Right- and left-side living donor nephrectomies have similar profiles.
Right and left laparoscopic living-donor nephrectomies (LDN) are equivalent in operative parameters and postoperative results.
Eric K. Diner, MD, and his colleagues at Washington Hospital Center in Washington, D.C., re-viewed 167 patients who underwent LDN (127 left-sided and 40 right-sided). A right-side LDN can be technically more difficult because of liver retraction and the short, right renal vein, so most donor surgeons favor left LDN.
The mean operative time for a right-donor nephrectomy was 220 minutes compared with 228 minutes for LDN, Dr. Diner’s group reported in Urology (2006;68:1175-1177).
Mean estimated blood loss was 115 mL for a right LDN compared with 106 mL for a left LDN. The mean warm ischemia times were 5.32 and 4.90 minutes for the right- and left-sided procedure, respectively. The median length of stay for both groups was 2.43 and 2.55 days. None of the differences between the two groups was statistically significant.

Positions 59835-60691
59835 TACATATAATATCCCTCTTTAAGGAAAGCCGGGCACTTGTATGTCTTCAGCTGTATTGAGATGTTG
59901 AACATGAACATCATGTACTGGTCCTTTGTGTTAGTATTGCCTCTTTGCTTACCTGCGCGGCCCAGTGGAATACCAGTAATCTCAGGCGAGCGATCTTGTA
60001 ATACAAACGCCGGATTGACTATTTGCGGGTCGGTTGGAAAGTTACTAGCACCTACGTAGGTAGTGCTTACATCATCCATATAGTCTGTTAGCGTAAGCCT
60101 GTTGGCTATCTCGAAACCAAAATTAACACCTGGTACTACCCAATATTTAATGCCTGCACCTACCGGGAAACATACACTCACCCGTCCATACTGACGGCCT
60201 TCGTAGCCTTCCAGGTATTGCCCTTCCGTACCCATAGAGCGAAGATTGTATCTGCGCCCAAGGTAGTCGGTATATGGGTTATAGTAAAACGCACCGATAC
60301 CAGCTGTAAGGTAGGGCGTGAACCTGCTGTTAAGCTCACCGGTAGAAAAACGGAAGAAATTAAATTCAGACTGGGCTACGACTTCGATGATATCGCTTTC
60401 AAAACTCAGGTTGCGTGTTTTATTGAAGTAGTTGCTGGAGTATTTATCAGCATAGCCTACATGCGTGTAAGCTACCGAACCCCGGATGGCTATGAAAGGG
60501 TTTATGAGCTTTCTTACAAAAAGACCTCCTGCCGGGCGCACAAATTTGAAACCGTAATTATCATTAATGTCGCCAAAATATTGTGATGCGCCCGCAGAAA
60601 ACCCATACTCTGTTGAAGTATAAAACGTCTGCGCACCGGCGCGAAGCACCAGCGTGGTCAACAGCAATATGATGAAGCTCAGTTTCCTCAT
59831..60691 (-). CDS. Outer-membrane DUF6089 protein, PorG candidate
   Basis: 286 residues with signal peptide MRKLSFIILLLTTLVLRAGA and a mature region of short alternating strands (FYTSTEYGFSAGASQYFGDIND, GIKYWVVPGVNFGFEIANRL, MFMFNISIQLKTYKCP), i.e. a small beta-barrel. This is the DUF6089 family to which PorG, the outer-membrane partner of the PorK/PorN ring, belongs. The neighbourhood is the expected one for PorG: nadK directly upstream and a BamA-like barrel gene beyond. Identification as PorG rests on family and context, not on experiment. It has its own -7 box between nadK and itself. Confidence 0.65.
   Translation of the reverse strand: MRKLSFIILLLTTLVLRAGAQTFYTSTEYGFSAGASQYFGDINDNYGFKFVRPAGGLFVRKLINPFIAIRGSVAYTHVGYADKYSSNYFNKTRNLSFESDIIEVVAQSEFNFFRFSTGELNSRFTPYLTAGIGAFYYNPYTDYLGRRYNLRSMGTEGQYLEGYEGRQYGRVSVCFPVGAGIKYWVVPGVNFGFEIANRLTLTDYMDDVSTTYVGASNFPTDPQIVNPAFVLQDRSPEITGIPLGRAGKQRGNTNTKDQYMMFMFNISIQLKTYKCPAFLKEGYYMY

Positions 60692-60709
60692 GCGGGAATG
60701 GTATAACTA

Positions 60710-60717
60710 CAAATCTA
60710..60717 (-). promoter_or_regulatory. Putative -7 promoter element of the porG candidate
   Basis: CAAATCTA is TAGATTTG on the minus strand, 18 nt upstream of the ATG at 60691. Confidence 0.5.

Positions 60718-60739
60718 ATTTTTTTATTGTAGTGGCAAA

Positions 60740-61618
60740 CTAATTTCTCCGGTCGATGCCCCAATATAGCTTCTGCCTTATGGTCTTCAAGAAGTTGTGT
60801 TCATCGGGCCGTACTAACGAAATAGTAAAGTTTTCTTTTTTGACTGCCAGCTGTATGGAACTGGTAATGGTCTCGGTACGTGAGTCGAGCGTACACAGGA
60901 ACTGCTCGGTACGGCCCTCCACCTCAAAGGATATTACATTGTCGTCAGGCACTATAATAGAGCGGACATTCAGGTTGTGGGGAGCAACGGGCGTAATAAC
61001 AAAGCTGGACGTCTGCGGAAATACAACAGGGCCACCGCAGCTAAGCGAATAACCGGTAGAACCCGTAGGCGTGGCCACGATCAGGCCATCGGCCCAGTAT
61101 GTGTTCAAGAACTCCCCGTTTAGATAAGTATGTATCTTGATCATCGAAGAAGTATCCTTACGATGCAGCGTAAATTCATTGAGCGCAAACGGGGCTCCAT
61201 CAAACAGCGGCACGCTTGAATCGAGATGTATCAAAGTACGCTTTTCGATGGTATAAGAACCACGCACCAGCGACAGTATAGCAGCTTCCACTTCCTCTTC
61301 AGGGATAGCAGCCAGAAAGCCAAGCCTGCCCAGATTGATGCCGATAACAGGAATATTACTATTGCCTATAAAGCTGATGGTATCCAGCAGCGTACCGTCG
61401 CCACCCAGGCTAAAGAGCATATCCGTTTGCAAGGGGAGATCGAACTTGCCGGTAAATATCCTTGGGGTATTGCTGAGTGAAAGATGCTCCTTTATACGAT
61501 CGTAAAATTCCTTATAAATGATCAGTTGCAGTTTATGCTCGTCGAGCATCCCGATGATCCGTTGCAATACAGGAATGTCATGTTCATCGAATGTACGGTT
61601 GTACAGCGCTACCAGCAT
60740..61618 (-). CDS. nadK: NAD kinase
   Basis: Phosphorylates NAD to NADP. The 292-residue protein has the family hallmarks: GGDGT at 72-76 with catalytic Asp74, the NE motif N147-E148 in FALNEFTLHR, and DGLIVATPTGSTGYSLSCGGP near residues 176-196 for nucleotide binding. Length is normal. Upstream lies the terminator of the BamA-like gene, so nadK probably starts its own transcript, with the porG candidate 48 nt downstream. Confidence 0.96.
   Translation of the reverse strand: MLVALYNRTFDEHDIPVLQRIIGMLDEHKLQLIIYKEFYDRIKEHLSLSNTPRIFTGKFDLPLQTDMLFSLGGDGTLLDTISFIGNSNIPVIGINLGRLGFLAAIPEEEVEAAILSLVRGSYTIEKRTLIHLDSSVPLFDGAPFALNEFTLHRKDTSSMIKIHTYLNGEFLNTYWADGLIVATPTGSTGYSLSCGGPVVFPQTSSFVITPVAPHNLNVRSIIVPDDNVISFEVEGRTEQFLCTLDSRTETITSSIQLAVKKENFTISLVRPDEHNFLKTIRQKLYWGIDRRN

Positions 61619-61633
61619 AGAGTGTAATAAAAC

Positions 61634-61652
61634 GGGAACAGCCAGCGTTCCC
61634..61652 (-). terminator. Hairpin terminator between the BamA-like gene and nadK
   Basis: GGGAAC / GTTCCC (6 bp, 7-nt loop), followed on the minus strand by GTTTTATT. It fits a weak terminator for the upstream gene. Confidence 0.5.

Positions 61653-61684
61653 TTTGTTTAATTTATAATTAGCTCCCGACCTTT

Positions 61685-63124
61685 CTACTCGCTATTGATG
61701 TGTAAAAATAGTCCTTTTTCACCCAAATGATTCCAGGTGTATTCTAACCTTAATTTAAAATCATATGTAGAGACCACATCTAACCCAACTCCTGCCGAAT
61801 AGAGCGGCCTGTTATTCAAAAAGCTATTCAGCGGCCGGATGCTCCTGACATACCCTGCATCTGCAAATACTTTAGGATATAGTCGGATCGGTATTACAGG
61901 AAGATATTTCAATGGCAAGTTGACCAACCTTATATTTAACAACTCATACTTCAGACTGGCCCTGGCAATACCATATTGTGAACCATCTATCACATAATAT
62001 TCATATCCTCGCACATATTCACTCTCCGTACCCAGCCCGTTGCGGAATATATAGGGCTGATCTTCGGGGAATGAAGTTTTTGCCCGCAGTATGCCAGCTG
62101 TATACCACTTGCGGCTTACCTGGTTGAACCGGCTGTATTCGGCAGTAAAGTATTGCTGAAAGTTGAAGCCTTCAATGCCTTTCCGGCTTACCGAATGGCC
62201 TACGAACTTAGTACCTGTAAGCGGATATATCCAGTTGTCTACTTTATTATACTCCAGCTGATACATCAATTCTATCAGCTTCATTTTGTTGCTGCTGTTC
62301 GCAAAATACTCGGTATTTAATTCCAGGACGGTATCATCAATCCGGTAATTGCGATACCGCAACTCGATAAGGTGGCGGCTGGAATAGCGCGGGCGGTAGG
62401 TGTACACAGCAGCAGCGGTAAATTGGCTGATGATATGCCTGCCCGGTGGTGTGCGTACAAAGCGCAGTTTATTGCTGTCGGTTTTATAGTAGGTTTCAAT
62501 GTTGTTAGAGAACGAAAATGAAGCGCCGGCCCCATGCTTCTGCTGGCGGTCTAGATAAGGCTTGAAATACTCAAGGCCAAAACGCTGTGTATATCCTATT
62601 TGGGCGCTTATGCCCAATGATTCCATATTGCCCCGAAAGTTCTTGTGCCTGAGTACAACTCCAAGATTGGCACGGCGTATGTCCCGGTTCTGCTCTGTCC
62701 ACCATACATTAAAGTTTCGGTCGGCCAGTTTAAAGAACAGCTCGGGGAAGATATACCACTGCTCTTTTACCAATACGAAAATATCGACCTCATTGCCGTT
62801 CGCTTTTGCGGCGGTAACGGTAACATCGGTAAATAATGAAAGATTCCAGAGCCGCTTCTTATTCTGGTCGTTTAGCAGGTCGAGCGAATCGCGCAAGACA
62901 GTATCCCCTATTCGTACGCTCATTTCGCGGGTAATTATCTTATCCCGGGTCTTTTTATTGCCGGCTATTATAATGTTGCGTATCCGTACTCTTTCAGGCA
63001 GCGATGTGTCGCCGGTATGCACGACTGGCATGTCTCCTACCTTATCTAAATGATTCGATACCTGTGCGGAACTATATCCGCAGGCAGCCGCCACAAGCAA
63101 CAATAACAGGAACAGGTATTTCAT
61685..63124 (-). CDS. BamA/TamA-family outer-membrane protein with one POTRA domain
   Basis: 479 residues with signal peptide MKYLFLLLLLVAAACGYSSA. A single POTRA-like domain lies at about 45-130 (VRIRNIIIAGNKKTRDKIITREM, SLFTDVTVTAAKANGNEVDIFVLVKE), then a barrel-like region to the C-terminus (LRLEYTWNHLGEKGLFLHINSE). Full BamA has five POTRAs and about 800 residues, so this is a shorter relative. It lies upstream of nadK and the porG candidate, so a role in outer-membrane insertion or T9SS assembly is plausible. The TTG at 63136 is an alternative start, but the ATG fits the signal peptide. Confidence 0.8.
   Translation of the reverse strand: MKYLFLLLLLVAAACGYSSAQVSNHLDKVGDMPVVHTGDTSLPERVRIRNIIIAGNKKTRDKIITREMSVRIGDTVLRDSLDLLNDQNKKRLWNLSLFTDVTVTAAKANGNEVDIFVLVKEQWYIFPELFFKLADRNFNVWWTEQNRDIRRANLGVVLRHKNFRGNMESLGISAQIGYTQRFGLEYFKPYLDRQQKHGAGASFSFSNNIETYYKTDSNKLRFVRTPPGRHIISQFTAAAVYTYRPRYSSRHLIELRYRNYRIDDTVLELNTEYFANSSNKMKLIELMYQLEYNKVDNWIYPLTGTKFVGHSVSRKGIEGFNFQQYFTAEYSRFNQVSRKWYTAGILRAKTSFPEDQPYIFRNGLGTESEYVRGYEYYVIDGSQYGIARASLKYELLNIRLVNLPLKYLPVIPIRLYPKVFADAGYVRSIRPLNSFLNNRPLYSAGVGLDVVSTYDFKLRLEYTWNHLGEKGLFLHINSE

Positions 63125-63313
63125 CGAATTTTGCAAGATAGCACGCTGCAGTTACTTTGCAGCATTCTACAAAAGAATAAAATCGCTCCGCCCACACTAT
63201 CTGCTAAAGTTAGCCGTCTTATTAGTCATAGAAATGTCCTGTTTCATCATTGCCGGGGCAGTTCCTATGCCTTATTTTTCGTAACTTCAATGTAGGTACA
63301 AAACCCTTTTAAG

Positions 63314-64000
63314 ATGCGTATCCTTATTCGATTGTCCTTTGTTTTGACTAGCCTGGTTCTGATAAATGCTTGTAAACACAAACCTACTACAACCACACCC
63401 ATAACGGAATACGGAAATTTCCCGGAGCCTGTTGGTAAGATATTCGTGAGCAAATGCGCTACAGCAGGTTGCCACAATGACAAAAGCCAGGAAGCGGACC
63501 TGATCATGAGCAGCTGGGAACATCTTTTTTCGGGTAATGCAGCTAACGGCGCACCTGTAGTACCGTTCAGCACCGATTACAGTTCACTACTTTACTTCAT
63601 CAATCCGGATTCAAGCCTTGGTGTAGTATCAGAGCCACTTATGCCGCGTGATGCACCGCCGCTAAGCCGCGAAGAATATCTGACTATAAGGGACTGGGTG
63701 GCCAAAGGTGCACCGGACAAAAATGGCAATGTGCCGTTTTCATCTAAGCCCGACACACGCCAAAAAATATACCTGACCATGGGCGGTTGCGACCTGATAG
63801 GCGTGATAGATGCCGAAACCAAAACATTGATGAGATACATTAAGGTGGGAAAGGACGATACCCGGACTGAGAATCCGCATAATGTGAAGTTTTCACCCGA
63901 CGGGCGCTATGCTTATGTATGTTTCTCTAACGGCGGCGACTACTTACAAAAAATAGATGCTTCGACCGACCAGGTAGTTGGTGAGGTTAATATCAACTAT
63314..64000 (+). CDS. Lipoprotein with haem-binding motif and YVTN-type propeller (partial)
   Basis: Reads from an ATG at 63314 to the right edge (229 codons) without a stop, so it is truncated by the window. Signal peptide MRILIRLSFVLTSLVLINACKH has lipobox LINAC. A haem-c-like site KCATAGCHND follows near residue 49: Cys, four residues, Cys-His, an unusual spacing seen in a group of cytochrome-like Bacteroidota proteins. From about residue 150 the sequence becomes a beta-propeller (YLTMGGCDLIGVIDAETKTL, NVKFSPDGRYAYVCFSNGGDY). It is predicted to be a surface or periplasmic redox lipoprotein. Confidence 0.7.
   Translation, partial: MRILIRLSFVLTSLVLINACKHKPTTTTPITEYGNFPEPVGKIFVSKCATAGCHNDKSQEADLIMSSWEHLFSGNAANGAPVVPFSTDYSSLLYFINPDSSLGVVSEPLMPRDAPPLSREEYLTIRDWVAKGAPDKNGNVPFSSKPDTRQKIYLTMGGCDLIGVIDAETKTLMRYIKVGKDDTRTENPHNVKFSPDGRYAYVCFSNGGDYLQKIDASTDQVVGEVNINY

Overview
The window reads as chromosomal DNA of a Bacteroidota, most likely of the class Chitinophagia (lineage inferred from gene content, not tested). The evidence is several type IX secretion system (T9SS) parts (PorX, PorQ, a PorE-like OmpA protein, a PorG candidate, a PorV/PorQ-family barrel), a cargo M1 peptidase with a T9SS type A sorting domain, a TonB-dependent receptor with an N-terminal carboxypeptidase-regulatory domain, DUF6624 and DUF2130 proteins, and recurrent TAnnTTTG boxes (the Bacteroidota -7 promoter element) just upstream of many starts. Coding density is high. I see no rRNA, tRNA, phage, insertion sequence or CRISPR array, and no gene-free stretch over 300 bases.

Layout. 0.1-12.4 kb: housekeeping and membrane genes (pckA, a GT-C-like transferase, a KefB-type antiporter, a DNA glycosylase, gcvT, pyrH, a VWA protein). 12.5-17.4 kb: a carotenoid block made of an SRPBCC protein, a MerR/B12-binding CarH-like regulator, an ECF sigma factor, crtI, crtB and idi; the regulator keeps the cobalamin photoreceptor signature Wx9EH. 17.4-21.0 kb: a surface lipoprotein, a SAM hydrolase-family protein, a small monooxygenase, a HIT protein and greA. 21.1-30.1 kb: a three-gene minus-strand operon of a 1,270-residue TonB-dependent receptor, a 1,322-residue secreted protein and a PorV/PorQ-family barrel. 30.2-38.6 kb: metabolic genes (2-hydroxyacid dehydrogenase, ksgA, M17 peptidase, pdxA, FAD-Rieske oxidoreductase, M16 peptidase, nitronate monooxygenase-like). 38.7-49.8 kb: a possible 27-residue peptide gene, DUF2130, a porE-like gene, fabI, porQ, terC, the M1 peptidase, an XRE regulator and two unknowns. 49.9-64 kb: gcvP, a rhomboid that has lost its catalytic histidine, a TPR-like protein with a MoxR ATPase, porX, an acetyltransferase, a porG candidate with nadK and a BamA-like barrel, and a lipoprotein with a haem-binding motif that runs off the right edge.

“Our experience has demonstrated that a group with moderate LDN experience can perform right LDN efficiently, safely, and effectively,” the authors wrote.
They also commented: “We believe that in the case of two normal kidneys, the smaller one should be harvested for donation, regardless of its side. Whenever the left kidney has an anatomic abnormality or multiple or complex vasculature, or the right kidney possesses a simple cyst, stone, or minor arterial lesion, the need for right LDN becomes even more obvious,” they said.